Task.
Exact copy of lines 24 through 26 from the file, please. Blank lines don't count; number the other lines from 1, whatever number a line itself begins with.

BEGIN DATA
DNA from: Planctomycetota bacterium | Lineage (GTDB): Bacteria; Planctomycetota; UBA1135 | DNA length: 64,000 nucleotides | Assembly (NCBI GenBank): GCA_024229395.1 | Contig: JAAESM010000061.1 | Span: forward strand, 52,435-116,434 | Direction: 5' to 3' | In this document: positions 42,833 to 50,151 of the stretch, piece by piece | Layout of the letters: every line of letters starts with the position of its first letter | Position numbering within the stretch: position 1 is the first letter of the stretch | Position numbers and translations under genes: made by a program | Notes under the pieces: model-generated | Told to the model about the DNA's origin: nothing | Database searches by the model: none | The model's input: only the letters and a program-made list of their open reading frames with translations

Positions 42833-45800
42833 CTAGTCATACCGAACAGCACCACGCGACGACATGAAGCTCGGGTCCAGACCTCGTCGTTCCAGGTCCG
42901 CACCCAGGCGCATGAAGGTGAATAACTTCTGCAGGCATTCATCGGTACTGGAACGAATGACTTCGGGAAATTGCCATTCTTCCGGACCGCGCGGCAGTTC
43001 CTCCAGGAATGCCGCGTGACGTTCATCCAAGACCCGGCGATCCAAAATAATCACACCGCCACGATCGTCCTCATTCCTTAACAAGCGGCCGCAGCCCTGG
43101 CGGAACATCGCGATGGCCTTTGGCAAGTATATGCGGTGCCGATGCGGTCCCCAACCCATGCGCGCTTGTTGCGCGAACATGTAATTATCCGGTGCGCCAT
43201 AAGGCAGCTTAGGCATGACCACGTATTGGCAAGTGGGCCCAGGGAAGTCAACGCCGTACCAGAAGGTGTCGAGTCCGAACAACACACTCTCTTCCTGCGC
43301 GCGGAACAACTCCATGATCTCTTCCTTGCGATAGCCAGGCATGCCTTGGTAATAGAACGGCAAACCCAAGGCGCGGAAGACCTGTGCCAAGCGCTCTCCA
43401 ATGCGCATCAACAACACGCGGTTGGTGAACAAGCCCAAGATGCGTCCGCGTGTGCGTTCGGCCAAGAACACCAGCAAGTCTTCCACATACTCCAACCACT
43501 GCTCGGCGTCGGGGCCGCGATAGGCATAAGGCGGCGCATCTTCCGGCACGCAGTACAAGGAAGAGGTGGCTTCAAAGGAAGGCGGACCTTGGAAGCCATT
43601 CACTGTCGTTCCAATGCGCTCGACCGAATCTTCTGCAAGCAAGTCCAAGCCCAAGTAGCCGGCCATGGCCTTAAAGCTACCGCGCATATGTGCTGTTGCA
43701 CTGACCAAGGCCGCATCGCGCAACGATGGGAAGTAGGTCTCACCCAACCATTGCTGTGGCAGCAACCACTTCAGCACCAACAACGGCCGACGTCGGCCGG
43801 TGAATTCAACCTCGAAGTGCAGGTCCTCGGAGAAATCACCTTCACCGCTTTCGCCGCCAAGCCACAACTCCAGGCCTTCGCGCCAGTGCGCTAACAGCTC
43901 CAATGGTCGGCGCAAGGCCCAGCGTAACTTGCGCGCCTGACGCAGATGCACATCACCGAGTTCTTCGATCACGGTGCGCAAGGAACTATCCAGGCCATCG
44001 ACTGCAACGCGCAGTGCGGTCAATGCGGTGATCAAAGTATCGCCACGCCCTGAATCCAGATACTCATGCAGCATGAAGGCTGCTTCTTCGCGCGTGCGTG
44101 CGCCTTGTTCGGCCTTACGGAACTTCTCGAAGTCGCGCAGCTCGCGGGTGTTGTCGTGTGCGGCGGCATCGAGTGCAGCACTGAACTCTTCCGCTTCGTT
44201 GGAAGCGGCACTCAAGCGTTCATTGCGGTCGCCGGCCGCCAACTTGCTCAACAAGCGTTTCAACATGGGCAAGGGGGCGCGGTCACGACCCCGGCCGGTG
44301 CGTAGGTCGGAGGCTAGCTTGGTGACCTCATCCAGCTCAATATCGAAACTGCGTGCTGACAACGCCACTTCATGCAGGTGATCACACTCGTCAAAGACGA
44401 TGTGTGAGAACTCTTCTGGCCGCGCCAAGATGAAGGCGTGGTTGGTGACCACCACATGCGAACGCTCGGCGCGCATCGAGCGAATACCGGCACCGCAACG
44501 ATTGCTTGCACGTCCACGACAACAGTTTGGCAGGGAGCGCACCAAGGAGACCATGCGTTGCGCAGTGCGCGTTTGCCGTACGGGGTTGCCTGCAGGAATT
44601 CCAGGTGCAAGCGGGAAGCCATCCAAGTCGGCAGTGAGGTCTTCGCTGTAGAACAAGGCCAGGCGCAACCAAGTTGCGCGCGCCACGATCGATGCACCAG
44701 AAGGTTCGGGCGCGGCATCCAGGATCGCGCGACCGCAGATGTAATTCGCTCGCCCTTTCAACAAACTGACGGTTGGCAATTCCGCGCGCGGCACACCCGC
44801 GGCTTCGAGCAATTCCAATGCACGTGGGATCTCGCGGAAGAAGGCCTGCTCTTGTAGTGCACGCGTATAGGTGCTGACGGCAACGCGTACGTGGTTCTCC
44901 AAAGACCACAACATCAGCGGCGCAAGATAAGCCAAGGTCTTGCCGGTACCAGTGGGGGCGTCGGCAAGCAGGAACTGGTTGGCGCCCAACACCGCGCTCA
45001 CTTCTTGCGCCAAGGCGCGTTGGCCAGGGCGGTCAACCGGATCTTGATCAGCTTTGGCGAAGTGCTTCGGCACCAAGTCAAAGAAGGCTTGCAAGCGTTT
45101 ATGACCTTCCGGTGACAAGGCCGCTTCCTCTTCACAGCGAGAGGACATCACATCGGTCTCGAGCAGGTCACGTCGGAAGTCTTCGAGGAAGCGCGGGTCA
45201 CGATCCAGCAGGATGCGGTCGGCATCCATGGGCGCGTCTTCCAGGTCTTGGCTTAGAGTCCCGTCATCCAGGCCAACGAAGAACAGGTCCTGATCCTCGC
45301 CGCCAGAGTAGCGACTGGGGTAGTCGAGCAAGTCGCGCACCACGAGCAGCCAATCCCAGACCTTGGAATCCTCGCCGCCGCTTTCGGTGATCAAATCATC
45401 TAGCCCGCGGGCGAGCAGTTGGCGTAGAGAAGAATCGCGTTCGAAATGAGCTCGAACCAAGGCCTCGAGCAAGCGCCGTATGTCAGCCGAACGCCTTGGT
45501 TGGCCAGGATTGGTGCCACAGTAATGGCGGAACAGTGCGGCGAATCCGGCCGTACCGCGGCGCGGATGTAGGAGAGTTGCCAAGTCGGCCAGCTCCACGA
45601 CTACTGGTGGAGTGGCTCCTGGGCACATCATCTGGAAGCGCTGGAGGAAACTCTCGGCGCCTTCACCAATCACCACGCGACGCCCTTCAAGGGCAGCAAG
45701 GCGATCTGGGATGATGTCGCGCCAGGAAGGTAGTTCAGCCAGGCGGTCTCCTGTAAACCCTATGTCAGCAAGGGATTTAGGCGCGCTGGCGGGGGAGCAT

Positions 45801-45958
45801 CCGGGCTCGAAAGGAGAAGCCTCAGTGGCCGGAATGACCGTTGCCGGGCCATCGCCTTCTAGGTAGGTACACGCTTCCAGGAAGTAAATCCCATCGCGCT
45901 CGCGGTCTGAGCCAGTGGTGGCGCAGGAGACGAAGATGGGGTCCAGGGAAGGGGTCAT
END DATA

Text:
44901 AAAGACCACAACATCAGCGGCGCAAGATAAGCCAAGGTCTTGCCGGTACCAGTGGGGGCGTCGGCAAGCAGGAACTGGTTGGCGCCCAACACCGCGCTCA
45001 CTTCTTGCGCCAAGGCGCGTTGGCCAGGGCGGTCAACCGGATCTTGATCAGCTTTGGCGAAGTGCTTCGGCACCAAGTCAAAGAAGGCTTGCAAGCGTTT
45101 ATGACCTTCCGGTGACAAGGCCGCTTCCTCTTCACAGCGAGAGGACATCACATCGGTCTCGAGCAGGTCACGTCGGAAGTCTTCGAGGAAGCGCGGGTCA